For other meanings, see Mole (disambiguation).
Moles are members of family (Talpidae) of mammals in the order Insectivora that live under ground, burrowing holes. Some species are aquatic or semi-aquatic. They have cylindrical bodies covered in fur with small or covered eyes; the ears are generally not visible. They feed on small invertebrate animals living under ground. Moles can be found in North America, Europe and Asia.
The family is divided into three subfamilies:
Other similar animals are found in family Chrysochloridae, the golden moles, also in order Insectivora, and family Notoryctidae, the marsupial moles, which are not related to true moles.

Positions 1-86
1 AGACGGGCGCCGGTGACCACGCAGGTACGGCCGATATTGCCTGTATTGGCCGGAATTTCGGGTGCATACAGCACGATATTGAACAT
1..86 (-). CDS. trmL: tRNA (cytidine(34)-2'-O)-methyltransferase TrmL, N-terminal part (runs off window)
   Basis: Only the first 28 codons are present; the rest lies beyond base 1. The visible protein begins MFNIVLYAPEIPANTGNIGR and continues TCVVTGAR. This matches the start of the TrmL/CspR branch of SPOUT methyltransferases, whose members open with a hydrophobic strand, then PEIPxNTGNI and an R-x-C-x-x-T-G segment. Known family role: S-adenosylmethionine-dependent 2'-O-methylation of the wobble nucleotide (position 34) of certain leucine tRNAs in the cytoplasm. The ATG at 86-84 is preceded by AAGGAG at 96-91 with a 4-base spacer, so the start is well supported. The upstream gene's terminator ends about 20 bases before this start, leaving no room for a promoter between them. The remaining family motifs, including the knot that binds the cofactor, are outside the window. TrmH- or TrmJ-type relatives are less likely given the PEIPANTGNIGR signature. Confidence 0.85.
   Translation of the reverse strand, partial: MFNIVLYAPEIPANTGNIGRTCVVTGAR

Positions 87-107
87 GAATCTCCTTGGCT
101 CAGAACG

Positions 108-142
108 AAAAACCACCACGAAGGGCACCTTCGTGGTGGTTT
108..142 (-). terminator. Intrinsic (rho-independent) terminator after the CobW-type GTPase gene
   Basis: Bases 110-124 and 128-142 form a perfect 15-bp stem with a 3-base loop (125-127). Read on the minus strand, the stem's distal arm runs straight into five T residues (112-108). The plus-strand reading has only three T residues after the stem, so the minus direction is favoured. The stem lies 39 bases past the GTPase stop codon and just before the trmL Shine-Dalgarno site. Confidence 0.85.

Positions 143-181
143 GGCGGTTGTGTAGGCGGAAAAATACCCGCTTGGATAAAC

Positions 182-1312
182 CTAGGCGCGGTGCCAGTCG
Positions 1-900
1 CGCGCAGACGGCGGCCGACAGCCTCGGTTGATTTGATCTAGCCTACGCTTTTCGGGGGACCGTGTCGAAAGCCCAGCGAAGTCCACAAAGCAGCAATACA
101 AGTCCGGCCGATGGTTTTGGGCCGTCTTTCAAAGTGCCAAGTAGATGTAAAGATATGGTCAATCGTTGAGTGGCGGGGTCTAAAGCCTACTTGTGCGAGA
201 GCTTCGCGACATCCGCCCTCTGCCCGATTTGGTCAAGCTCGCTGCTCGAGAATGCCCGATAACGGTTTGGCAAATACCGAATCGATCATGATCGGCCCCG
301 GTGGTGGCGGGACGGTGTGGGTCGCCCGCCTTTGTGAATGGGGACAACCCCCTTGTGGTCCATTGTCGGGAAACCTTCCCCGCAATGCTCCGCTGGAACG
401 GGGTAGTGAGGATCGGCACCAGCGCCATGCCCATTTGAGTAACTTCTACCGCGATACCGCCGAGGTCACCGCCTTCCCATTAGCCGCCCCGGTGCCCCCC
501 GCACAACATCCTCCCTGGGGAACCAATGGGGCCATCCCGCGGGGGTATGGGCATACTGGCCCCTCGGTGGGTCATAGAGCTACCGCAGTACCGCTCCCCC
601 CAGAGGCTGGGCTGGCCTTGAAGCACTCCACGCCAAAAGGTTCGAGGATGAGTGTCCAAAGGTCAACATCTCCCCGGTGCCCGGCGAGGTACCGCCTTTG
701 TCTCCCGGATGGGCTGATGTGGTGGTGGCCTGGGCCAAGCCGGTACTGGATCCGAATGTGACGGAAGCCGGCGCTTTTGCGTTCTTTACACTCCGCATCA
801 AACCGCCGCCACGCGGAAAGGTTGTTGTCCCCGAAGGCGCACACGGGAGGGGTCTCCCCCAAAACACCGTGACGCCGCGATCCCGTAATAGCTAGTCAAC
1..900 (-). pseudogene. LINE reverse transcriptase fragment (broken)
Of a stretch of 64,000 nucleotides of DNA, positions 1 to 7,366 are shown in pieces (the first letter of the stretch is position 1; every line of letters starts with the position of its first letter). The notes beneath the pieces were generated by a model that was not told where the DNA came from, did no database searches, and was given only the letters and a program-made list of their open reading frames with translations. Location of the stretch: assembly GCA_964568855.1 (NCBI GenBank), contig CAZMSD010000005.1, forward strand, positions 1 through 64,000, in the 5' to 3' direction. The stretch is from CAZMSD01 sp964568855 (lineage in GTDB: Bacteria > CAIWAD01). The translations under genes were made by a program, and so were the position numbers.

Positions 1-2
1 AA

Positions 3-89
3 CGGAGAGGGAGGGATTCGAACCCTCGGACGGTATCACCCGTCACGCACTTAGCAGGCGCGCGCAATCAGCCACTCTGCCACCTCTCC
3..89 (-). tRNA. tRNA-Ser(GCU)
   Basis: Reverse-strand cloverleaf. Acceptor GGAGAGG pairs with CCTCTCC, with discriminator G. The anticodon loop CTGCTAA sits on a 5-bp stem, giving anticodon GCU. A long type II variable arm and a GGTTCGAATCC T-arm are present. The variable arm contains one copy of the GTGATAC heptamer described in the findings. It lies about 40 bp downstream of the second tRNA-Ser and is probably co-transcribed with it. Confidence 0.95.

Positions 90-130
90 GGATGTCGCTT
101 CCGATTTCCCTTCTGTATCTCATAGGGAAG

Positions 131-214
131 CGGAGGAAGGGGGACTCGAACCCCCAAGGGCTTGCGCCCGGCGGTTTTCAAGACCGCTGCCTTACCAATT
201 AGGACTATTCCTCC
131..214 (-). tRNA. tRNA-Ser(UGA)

There are also similar-looking but herbivorous rodents called mole-rats that enjoy a similar life-style and are commonly called "moles", although, unlike mole-rats, no species of true mole is known to be eusocial. A group of moles is called a labour.
Moles eat worms. They maintain a fresh supply of worms in underground chambers. The mole imobilises the worms by biting their heads off.
Many types of earth-burrowing machines take their names from moles.
http://www.eurekalert.org/pub_releases/2005-02/vu-mmg013105.php describes how the Star-nosed Mole can detect, catch and eat food faster than the human eye can follow (under 300 milliseconds).